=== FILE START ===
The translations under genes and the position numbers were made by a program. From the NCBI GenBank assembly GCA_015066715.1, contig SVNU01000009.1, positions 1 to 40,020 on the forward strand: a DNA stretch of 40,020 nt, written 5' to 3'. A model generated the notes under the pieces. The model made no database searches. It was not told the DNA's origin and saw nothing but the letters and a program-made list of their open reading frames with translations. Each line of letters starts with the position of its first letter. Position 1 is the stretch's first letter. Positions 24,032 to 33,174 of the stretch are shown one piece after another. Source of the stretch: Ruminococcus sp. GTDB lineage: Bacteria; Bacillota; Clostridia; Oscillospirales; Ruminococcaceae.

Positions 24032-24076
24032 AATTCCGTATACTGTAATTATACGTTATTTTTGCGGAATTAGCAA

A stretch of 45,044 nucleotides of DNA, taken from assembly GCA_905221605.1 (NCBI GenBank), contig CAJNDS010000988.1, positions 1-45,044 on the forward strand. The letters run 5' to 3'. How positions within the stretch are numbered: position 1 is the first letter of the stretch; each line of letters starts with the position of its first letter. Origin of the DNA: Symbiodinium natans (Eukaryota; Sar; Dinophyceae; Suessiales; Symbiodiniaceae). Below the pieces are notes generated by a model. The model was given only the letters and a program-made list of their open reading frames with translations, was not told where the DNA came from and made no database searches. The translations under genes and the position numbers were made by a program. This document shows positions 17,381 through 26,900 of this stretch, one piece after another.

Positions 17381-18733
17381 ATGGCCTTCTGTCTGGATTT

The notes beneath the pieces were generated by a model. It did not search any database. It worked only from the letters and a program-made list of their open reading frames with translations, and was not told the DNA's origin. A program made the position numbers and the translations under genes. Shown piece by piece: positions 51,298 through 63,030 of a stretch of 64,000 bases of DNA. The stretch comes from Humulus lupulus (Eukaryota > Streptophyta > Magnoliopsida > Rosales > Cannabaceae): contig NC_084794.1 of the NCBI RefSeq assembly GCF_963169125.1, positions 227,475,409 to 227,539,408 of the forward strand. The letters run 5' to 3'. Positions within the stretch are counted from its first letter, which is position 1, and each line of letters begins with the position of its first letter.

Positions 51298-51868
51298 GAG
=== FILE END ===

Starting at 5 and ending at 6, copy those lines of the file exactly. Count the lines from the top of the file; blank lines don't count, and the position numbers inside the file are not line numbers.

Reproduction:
Positions 17381-18733
17381 ATGGCCTTCTGTCTGGATTT